CBC – ‘My daughter will die’ under new Canadian marijuana laws

Mom says she cannot afford daughter’s medical cannabis under new Health Canada regulations

CBC News Posted: Feb 21, 2014 3:00 PM PT Last Updated: Feb 21, 2014 4:26 PM PT

The mother of an epileptic woman says the only treatment that works for her daughter’s epilepsy — cannabis — will become unaffordable under Health Canada’s new medicinal marijuana regulations, meaning she will be forced to either break the law or watch her child suffer.

Cheryl Rose says since she began illegally giving her 20-year-old daughter Hayley marijuana in 2008, her seizures have dropped from hundreds a month to roughly a dozen.

Hayley Rose uses medical marijuana to control her epileptic seizures.
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Come April, however, new Health Canada rules will limit Rose’s access to marijuana to federally approved suppliers at a much higher cost.

“If there’s no way to stop them from changing this, my daughter will die,” said Rose.

Currently, Hayley’s treatment costs $200 a month. Hayley grows her own pot, which she calls Hayley’s Comet, which she grinds into powder before it’s measured into capsules for consumption with food three times a day.

Cheryl Rose says if she is forced to buy the 40 grams a day Hayley uses from approved growers, her treatment will cost thousands a month.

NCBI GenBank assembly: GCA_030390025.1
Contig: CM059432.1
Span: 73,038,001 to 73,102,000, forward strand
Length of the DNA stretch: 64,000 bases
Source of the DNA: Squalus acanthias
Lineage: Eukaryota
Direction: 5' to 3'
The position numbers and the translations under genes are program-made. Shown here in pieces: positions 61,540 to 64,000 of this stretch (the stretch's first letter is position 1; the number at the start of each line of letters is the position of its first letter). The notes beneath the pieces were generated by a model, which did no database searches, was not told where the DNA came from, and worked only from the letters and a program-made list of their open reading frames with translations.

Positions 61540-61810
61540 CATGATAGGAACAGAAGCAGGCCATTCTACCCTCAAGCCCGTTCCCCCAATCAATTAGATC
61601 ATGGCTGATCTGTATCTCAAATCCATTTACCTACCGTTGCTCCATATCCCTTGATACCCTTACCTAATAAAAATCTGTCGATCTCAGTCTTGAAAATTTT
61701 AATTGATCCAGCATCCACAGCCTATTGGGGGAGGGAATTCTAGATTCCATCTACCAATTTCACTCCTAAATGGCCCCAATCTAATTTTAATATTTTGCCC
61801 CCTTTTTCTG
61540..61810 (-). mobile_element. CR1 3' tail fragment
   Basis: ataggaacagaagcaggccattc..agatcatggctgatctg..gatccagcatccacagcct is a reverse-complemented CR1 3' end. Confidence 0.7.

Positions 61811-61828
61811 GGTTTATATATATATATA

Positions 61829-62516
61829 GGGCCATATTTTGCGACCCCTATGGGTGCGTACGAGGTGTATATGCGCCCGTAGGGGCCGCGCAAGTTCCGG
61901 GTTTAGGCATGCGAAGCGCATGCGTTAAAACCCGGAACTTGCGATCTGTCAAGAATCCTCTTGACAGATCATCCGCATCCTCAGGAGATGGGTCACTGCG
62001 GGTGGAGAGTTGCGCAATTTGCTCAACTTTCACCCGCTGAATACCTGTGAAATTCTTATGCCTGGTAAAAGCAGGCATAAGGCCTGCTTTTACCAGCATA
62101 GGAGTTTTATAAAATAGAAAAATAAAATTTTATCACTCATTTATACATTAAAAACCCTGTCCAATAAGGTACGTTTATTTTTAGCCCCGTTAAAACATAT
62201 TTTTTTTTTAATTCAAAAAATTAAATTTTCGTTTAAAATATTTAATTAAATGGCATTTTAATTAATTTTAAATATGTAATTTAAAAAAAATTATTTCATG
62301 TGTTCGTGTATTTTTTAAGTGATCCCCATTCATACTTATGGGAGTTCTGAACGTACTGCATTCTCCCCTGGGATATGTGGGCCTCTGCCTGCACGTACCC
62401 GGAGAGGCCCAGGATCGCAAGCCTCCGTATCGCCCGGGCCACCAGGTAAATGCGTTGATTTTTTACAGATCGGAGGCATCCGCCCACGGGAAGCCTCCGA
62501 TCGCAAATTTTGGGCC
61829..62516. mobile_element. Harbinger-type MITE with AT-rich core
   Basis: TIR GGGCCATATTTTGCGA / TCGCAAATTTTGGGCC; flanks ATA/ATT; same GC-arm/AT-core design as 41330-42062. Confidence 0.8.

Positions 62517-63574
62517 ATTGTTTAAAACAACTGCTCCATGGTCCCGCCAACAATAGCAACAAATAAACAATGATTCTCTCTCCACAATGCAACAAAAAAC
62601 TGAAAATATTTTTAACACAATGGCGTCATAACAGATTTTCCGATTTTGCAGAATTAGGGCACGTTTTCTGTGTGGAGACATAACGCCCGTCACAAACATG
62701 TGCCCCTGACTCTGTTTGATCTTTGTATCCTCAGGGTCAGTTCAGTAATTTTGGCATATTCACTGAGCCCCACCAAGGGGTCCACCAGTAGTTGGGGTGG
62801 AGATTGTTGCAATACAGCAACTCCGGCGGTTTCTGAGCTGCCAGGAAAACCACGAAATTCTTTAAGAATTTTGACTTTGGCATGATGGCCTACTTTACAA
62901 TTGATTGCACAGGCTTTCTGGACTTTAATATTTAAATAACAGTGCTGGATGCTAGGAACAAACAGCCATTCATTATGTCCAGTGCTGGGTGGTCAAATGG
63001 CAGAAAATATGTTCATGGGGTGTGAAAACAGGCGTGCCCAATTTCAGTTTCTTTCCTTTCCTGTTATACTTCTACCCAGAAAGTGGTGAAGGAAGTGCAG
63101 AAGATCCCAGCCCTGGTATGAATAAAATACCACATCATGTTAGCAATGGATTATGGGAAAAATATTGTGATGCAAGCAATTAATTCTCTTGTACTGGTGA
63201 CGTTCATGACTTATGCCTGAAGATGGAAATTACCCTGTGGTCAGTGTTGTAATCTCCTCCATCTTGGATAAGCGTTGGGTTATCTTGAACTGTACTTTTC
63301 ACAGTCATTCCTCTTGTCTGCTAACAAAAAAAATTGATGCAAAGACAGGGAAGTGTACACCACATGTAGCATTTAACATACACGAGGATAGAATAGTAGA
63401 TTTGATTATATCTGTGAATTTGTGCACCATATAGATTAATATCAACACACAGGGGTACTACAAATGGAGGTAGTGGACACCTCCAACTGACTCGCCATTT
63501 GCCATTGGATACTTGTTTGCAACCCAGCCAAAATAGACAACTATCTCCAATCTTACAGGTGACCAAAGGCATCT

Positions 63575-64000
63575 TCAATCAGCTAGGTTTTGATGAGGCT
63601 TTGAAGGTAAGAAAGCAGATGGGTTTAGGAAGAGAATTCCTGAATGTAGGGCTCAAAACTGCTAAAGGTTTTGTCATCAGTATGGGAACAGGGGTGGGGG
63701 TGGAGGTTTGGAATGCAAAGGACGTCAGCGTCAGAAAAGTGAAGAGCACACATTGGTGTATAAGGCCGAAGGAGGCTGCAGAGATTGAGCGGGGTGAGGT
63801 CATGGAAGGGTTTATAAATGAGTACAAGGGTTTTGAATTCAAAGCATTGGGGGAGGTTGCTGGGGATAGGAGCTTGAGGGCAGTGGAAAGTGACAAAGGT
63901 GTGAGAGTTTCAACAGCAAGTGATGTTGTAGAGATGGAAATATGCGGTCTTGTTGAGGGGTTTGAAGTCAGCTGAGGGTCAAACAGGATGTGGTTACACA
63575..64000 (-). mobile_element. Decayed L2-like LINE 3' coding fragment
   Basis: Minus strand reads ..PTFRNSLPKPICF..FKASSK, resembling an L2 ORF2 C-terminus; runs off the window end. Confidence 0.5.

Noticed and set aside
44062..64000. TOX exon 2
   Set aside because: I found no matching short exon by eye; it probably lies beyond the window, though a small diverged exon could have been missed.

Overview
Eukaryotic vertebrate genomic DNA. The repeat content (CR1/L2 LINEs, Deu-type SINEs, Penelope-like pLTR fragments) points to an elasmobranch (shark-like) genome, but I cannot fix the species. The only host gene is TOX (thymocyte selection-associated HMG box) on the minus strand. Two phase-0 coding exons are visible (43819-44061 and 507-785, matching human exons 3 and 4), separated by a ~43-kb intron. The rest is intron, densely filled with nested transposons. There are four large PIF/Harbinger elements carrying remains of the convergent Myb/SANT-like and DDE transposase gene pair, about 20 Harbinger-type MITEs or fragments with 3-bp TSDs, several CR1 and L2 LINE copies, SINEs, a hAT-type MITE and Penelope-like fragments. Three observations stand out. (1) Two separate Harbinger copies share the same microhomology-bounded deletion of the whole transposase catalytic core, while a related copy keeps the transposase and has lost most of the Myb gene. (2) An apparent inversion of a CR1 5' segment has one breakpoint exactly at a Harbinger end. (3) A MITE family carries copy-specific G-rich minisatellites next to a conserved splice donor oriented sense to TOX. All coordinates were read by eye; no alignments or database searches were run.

“There is no way to afford that kind of medication,” she says.

A fight to prove marijuana works

Before Hayley began taking marijuana, Rose says her daughter would suffer as many as 15 seizures in a day. She says marijuana is the only medication that has ever given her any sort of relief.

“I got rid of half my seizures. How has that made a difference in [my] life?” asks Hayley. “A lot.”

Rose’s doctor agrees the treatment is working.

In January, federal Health Minister Rona Ambrose said Health Canada has never endorsed medical marijuana because more clinical trials are needed.

“We’re making these decisions for health reasons, for medical reasons, based on the advice of the health community and also for public safety reasons,” she said.

Rose and others will go before the courts next month in an attempt to stop Ottawa’s decision. But, regardless of the outcome, she will continue providing marijuana for Hayley.

“Her death isn’t an option. It’s not and it’s never going to be,” she says.

The family is trying to establish a foundation to help with the cost of her treatment. They are organizing a fundraiser on Saturday, Feb. 22 at the Charqui Grill in Vancouver to raise money for the legal work to get the foundation up and running.

Unless Rose and others can stop Ottawa’s move in the courts next month, they will become criminals by continuing to grow it or buy it illegally.

Cannabis Digest – A Mother’s Quest for CBD: Hayley’s Comet

By Owen Smith
posted on December 11, 2014


Earlier this year I had the pleasure of interviewing Cheryl T Rose on my bi-weekly segment on Time4Hemp radio. Cheryl is the mother of Hayley Rose, one of the oldest and highest functioning survivors of Lennox-Gastaut Syndrome (LGS), a rare and severe form of epilepsy that causes multiple types of seizures, and delays cognitive and behavioral development.